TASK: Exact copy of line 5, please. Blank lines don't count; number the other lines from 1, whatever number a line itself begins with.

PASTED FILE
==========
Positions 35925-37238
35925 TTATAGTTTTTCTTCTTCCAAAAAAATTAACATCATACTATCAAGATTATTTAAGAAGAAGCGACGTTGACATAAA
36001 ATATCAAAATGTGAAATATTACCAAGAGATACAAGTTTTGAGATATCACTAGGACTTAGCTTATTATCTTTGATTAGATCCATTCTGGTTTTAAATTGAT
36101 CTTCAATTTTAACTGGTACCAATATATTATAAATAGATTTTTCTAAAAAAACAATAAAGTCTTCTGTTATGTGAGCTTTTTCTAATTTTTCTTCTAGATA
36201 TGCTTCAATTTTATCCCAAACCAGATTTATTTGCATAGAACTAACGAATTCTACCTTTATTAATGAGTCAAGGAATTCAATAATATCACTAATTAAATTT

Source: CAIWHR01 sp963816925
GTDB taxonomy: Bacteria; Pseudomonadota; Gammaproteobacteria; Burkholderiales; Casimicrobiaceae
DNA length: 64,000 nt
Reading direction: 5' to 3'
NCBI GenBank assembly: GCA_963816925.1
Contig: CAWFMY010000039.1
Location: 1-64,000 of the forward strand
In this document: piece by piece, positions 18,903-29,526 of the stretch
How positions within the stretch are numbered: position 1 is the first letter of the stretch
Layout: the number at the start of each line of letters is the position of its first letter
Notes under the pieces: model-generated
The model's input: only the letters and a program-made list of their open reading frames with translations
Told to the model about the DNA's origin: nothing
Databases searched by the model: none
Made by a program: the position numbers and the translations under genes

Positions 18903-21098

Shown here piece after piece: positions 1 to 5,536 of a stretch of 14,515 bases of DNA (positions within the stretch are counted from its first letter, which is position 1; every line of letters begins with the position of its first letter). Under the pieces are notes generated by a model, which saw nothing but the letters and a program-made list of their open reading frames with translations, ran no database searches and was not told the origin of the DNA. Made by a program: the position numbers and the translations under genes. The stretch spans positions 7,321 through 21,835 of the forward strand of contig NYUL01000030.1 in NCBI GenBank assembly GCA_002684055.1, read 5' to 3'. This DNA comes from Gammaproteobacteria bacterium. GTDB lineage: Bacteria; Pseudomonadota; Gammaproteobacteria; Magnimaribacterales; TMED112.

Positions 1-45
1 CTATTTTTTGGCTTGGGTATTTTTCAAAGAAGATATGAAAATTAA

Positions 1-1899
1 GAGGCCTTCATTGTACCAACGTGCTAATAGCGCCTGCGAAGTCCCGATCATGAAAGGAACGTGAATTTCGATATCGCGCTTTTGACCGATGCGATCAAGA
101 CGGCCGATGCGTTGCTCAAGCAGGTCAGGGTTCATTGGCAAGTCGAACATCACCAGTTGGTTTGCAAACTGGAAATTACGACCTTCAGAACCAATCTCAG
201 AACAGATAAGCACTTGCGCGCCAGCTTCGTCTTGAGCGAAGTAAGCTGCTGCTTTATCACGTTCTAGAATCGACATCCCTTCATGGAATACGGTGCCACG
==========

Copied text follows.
36201 TGCTTCAATTTTATCCCAAACCAGATTTATTTGCATAGAACTAACGAATTCTACCTTTATTAATGAGTCAAGGAATTCAATAATATCACTAATTAAATTT